News From Mother Jones: October 8

Hello TreeHugger readers, and welcome to the first weekly roundup of environmental news from Mother Jones.

Members of the US Chamber of Commerce are not happy about the organization's hard-line climate policy, to say the least: Nike, and Apple, and three major electric utilities have all defected in the past two weeks. According to the Chamber's rules, its policies and positions are supposed to be approved or rejected by its board of directors. But insiders say the board never formally endorsed its climate stance. What gives? Josh Harkinson has the scoop here.

Next on the docket, a scummy story: You've likely heard the buzz around algae--it's been touted as one of the most promising biofuel sources out there. But the pond-muck industry has a slimy secret: Some companies have promised impossible amounts of energy based on speculation, raising millions from unwitting investors.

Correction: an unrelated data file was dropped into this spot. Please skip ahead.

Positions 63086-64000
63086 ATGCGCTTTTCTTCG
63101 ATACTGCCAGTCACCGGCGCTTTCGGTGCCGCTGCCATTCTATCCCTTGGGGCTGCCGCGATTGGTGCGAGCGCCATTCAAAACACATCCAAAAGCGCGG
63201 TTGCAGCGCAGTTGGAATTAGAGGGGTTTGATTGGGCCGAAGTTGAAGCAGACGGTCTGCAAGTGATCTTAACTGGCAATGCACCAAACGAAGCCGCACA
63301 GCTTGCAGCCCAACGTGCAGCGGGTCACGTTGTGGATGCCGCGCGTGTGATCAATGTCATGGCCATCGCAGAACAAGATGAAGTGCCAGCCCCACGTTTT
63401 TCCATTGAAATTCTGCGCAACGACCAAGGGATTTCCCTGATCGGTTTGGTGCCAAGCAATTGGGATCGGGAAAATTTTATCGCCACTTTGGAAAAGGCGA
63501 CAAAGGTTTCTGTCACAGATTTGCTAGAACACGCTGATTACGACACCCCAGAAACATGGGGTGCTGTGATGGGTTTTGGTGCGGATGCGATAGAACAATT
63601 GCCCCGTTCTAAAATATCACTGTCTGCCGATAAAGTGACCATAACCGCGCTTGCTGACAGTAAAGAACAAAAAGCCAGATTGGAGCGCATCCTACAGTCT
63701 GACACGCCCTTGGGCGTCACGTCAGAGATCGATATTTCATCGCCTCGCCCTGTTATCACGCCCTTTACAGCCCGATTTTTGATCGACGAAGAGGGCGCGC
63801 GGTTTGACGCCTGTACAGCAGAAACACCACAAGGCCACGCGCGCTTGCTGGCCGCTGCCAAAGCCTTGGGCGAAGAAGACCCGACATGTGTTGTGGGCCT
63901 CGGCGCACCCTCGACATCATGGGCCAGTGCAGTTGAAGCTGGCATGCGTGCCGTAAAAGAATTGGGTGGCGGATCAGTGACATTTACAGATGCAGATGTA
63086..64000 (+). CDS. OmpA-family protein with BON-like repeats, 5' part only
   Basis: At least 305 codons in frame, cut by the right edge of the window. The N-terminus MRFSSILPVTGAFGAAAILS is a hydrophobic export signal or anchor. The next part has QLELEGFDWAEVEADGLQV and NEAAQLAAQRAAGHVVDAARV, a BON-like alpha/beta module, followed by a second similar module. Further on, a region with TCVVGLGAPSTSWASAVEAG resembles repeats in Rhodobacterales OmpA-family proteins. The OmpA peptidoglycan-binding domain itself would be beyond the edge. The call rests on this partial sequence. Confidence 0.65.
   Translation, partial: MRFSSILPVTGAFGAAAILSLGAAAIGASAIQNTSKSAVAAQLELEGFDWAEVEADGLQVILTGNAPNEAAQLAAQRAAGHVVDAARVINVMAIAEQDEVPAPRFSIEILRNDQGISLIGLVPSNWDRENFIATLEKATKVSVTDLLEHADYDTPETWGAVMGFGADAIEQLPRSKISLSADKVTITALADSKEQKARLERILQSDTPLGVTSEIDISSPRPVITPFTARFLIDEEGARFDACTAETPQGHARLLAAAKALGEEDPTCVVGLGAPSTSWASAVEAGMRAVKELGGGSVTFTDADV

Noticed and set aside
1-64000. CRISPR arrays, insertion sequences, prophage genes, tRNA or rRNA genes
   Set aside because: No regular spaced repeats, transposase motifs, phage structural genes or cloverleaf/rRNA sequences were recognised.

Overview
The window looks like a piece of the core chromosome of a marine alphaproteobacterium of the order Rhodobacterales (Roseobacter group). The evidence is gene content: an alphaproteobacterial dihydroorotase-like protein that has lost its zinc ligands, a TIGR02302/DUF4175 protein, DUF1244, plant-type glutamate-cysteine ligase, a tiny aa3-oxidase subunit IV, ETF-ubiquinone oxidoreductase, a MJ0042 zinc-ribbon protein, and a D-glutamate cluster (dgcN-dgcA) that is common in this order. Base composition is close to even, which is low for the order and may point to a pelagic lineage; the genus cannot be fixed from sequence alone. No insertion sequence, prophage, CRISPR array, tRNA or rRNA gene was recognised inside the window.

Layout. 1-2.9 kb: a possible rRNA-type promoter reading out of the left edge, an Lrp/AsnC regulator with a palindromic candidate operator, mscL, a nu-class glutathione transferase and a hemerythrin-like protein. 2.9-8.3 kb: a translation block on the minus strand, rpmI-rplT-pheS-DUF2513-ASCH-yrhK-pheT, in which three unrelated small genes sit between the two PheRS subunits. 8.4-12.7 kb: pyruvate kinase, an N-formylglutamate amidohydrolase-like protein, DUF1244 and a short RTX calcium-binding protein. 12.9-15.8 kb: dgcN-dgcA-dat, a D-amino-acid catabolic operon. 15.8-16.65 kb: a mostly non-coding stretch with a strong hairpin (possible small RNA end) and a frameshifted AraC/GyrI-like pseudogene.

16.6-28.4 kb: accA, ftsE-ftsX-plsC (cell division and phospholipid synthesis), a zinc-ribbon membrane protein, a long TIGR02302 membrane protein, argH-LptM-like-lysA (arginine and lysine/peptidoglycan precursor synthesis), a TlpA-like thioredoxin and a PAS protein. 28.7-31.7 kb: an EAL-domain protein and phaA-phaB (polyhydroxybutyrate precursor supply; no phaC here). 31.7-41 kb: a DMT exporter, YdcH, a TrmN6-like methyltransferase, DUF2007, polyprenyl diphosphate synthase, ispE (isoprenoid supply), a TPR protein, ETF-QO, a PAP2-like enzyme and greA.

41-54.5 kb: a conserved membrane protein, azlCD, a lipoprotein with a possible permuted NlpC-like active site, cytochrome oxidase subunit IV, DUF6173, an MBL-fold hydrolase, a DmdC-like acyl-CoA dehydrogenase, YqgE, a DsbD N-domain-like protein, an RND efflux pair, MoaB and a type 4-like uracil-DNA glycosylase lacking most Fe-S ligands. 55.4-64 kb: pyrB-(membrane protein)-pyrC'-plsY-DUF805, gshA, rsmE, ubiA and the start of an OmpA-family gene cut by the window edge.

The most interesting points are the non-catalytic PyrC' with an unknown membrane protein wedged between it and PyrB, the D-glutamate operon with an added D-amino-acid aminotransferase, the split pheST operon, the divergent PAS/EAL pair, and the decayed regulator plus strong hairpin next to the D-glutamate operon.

Over at the Blue Marble, our environment, health, and science blog: It's onward and upward for the "Solar Roadmap" bill. In nonrenewable energy news, the Supreme Court lets deep-water drilling companies get away without paying hundreds of billions of dollars in royalties to the Department of the Interior. Meanwhile, the Sierra Club slams coal AND makes fun of grimy college kids, all in one kinda clever swoop: Its new video series, aimed at the nation's 60 remaining coal-powered colleges, calls coal "too dirty, even for college."

Also: Antarctic tourists trample March of the Penguin stars' home, Hopi tribe members tell the Sierra Club to take a hike, and we round up five cool ways to use a newspaper (no reading required).

Tags: Biofuels | Global Climate Change | Oil | Renewable Energy | Solar Power